House dissolution affects stimulus measures

The dissolution of the House of Representatives will inevitably delay planned measures to stimulate the economy, finance permanent secretary Rangsan Sriworasart said on Wednesday.

  • Published: 11/12/2013 at 04:20 PM
  • Newspaper section: topstories

Projects like this flood wall reinforcement can still go ahead despite the dissolution of the House of Representatives. (Photo by Pattarapong Chatpatarasill)

Under the charter, any stimulus measures that relate to the caretaker government’s commitment to a financial policy or tax collections must be submitted to the Election Commission for consideration prior to implementation, Mr Rangsan said.

This is because such measures could give an advantage or disadvantage to political parties campaigning for the coming general election, he said.

However, measures already under the authority of the ministry could be immediately implemented, without any effect from the House dissolution, he said.

The permanent secretary was confident that gross domestic product growth in year  2013 would still reach 3%, as recently projected, even though the anti-government protests had disrupted work at many state agencies.

He said the rallies had at a certain level delayed the disbursement of the 2013 fiscal budget, particularly the government’s investment budget aiming to spur the economy.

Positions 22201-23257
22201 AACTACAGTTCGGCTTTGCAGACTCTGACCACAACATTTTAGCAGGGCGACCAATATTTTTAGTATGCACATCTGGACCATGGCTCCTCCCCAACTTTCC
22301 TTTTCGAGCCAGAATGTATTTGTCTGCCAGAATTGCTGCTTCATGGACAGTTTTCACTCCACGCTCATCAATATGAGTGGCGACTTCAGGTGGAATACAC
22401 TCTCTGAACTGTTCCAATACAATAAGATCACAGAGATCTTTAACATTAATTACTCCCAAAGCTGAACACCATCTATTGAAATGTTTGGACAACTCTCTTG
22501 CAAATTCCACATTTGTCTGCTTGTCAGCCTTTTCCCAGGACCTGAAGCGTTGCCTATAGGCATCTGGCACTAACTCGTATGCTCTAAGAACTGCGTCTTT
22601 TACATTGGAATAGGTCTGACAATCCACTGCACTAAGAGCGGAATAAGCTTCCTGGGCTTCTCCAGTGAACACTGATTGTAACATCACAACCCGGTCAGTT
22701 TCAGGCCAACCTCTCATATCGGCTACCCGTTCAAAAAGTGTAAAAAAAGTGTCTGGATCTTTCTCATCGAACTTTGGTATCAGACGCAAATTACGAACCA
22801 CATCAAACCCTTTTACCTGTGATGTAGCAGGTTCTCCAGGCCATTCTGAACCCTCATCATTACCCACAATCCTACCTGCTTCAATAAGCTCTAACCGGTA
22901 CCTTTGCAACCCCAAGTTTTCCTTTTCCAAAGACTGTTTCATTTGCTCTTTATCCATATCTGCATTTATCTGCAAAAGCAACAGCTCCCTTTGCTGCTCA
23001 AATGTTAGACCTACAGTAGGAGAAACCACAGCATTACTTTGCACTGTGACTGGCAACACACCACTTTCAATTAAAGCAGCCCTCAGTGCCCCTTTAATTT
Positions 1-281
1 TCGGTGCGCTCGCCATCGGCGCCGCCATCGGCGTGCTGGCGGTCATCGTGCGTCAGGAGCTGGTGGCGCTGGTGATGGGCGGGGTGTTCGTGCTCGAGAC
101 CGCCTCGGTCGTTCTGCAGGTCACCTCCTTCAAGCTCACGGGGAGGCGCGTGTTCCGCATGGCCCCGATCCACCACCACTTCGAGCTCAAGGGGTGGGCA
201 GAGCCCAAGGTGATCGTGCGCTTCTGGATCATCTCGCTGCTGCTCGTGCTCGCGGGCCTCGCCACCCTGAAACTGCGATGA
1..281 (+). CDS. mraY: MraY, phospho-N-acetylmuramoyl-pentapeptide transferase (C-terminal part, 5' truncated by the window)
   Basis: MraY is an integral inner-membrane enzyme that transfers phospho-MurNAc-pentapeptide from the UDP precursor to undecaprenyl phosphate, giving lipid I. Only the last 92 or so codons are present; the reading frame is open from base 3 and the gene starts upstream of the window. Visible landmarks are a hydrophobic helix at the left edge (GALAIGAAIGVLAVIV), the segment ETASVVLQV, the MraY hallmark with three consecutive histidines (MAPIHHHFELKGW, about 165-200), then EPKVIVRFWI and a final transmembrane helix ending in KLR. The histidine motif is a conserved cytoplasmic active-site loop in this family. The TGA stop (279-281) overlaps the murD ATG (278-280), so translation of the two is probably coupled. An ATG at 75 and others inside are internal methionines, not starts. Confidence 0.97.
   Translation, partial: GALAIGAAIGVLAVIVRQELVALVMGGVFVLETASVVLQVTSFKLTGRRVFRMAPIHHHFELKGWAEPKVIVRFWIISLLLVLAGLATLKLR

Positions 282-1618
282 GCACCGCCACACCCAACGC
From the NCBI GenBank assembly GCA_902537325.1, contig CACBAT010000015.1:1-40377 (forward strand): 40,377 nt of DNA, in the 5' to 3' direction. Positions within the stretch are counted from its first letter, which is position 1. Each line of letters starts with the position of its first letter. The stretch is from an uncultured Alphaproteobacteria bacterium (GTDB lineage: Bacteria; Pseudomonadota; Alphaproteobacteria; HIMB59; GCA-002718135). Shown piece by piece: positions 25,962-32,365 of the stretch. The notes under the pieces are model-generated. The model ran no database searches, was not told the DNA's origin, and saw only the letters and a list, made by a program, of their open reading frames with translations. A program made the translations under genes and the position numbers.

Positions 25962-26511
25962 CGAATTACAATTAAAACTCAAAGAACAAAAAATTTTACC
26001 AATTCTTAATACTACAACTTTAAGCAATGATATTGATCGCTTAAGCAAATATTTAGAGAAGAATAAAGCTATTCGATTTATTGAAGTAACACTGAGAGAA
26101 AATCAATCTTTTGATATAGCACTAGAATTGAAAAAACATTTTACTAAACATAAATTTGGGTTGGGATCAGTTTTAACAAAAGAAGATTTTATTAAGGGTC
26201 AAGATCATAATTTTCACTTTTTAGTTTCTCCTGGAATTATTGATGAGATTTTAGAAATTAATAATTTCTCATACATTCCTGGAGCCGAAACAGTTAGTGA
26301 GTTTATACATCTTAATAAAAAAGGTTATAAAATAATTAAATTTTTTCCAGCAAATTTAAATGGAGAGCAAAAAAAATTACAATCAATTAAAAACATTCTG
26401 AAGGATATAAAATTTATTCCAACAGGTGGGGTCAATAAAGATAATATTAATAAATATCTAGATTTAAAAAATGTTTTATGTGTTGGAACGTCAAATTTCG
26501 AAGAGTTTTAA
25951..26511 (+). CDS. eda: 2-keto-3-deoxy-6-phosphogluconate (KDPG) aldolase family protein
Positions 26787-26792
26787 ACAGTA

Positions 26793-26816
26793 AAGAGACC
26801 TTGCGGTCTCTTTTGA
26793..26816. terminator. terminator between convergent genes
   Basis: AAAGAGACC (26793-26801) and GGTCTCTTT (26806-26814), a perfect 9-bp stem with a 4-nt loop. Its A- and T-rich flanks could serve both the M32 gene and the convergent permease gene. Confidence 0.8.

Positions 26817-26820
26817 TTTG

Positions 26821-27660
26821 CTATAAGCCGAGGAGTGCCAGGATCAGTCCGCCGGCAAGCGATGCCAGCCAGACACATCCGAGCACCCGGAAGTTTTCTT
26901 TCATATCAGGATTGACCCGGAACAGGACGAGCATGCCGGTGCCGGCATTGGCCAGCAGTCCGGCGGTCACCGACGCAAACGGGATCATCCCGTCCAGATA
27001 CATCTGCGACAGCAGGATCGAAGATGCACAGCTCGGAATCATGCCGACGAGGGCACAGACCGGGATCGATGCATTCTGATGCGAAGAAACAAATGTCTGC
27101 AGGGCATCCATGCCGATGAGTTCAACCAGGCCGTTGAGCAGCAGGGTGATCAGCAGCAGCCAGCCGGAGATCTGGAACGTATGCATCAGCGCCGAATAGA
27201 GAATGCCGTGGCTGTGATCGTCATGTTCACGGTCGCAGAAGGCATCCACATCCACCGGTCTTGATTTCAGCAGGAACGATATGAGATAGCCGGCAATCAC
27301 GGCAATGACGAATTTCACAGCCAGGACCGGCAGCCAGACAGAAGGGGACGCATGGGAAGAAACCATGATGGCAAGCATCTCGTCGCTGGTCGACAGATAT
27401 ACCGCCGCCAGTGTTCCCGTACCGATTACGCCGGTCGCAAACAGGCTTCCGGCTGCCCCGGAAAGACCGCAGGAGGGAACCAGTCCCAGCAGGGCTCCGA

Mr Rangsan said the seizure of the Finance MInistry building by protesters did not affect the normal salary payments for civil servants. The ministry had backup information bases on payrolls at agencies in other areas.

He said the government is able to move ahead with its 350 billion baht water resources and flood management projects because these projects had already gone through all monitoring procedures required.

The only thing that is still needed to be done is to hold a public hearing on the projects, he said.

Caretaker Prime Minister Yingluck Shinawatra on Dec 4 ordered government ministries to join forces with the private sector to launch economic and tourism stimulus campaigns to restore Thai and foreign investors' confidence in the country.

The caretaker premier approved the order to counter the negative affects of the political turmoil at meeting of the economic cabinet last Wednesday, before the House dissolution.

Ms Yingluck also asked the Foreign Ministry to work with Thai embassies in countries that have issued travel warnings to citizens as a result of the rallies, particularly those in Europe and Japan, and provide correct information on the protest situation.

The caretaker premier meanwhile ordered the Finance, Tourism and Sports ministries, the Bank of Thailand and the Office of the National Economic and Social Development Board to produce a joint plan for major economic stimulus, investment and employment opportunities in 2014.

Ms Yingluck dissolved the House of Representatives on Dec 9, setting the scene for a general election in the face of huge demonstrations against her government.

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